Cat No.: CA0292-S: (See also product CA0292-1 for Volume 1 and product CA0292-2 for Volume 2)
This two volume book is considered the definitive treatise on the distribution, and achievements, of the “sons” of Scotland in the European colonization of (now) Canada.
Because of the enormous scope and breadth of the subject matter to be treated, a separate author was chosen for each volume : William Campbell, LL.D., for Volume 1 and George Bryce, M.A., D.D., LL.D., for Volume 2. A side benefit of this tactic was that both volumes could be published at the same time, approximately 1911, although neither volume bears a declared publication date. This duality can be recognized in some fundamental differences between the format of the two books (page size is one instance), which can be a little distracting at first. In addition The Vol.1 author arranged his subjects largely on a geographic basis, i.e., by Province, or by Settlement, whereas the Vol.2 author arranged his discourse more along topical lines, e.g., Business Men, Lord Selkirk, etc. Both authors lead with some discussion of the Scottish homeland and the motivations which encouraged the move to Canada.
In this digital edition we have maintained the separation into two volumes, mostly because the authors have very different writing styles so without a clear demarcation the continuity of the subject may be hard for the reader to maintain.
Our digital edition of this book has been carefully processed to provide you with a clean, clear, high fidelity, reproduction of the hardcopy publication, but with the advantage of computer search-ability for any word or phrase’s occurrence in the whole text. (We hand edit our OCR processed index words for the best search accuracy we can achieve.)
To maximize accessibility of this book we have published each volume separately so our catalogue provides a description of the contents of each volume separately. Below you will find the significant parts of each of these descriptions repeated for your convenience:
The Scotsman in Canada Vol.1: (Eastern Canada, including Nova Scotia, Prince Edward Island, New Brunswick, Quebec and Ontario.)
The two volumes separate the colonization of Canada geographically into the Eastern and Western Provinces, Vol. 1 dealing with those in the East with the exception of a discussion of the Fur Traders of Montreal, and The Explorers of the Arctic, which is included in Vol. 2.
The following is extracted from the Preface to Vol. 1:
“In the making of this volume my chief object has been to produce a work which will be of use to those desiring a knowledge of the origin of the early Scottish settlements or community-centres of Canada.
Keeping this idea steadily in view, I have in this volume, … dealt, first of all, with the many settlements which were essentially Scottish, and have laid stress on the other chief centres of Scottish life and influence in some of the leading cities, commencing with Nova Scotia and concluding with the later but scarcely less important immigration into Huron and Bruce in the Upper Lake region of Ontario. I have also in this connection given, where I was able to do so, lists of the founders and pioneers of such settlements, hoping that they might be of value to students in future individual research.”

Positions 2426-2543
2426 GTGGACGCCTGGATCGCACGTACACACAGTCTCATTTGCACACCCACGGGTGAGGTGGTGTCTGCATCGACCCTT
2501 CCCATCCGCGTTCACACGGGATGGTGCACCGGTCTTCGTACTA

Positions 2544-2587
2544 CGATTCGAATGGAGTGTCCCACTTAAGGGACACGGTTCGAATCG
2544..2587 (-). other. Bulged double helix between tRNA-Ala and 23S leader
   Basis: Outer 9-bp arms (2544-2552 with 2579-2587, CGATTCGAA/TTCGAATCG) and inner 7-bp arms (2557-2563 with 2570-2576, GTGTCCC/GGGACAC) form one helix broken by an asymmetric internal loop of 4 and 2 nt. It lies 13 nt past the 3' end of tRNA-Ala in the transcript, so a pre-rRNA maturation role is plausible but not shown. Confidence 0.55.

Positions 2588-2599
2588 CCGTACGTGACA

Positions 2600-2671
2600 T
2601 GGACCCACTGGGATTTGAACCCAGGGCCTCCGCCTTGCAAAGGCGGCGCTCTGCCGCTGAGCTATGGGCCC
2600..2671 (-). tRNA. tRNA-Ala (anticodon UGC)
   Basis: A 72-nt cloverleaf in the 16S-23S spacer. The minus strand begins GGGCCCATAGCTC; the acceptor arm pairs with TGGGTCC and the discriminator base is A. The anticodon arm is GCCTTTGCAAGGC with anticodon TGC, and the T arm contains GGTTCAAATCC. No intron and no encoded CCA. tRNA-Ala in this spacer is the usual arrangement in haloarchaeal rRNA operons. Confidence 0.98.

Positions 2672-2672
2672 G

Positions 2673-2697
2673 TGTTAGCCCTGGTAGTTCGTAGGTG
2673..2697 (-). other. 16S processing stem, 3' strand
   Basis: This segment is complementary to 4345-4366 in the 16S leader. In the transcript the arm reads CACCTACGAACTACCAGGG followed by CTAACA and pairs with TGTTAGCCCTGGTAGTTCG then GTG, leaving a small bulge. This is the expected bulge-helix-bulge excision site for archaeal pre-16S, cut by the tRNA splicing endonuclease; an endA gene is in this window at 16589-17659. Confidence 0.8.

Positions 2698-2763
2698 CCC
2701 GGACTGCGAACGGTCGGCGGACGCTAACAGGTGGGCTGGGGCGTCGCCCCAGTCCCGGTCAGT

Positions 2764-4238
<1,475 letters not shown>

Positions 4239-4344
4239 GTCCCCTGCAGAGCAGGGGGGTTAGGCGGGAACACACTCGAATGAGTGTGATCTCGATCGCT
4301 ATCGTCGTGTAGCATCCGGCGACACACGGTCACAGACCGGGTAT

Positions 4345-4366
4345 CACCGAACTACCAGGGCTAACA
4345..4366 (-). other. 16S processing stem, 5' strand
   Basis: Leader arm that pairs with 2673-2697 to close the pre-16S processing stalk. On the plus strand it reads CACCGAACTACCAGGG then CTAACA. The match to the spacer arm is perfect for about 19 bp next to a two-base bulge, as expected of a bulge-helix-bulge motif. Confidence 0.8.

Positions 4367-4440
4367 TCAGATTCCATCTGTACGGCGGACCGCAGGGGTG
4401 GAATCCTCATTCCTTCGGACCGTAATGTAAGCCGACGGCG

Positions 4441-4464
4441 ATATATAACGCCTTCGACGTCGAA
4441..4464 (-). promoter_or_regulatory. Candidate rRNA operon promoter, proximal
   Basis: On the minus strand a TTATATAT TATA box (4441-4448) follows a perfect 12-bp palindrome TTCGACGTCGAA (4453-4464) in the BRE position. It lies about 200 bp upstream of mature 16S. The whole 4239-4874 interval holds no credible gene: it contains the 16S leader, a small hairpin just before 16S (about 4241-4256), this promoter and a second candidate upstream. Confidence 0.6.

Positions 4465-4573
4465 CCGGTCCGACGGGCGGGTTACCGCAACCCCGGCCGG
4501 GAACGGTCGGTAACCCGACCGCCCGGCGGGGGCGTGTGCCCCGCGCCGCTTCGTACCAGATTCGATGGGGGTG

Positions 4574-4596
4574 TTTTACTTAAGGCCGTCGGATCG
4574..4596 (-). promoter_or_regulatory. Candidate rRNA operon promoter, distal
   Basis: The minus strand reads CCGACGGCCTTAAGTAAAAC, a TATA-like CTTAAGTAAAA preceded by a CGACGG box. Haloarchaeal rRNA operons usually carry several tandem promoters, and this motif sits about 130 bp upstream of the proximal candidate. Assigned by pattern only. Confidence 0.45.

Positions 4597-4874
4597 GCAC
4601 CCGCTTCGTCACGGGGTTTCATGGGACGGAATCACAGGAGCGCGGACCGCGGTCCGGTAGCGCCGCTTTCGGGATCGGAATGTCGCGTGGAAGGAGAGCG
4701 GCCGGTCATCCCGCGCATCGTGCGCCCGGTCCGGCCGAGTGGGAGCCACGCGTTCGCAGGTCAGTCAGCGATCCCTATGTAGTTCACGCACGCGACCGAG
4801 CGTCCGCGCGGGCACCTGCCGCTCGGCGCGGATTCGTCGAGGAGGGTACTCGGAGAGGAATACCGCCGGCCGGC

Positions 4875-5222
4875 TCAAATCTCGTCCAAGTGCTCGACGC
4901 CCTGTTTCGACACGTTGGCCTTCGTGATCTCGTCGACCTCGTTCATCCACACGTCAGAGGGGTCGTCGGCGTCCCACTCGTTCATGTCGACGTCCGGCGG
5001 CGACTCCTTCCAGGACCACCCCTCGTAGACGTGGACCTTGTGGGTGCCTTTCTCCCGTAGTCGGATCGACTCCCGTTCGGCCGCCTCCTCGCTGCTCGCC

“Throughout this work I have laid stress upon the Ulster Scotsman and the importance of his place in the Canadian community ; and have pointed out that the movement into Ulster was the first great emigration of the Scottish people in their attempt at settlement outside of their own borders.”
The Scotsman in Canada Vol.2: (Western Canada, including Manitoba, Saskatchewan, Alberta, British Columbia, and portions of old Rupert’s Land and the Indian Territories.)
The two volumes separate the colonization of Canada geographically into the Eastern and Western Provinces, Vol. 2 dealing with those in the West with the addition of the Fur Traders of Montreal, and The Explorers of the Arctic.
Following a brief discussion of the origins of the Scots as a composite race, the author reviews the strong connections between Scotland and the “Hudsons Bay Company” which drew heavily on the Scots, at all levels, for its “staff.” This naturally leads into further discussions of Scottish exploration of Canada’s vast “hinterland” and so to the projects of several well recognized leaders of “colonization” projects. Not least amongst this material is a “List of the Selkirk Colonists”, a typical example of the authors practice of including as many individual names as he had access to.
As the volume follows the immigrants overland penetration of Canada it eventually brings the discussion to the Pacific shores including the emerging British Columbian Province. At this point the author switches to reviewing groups of Scots by their common “calling” be that religion, business, academic or social.
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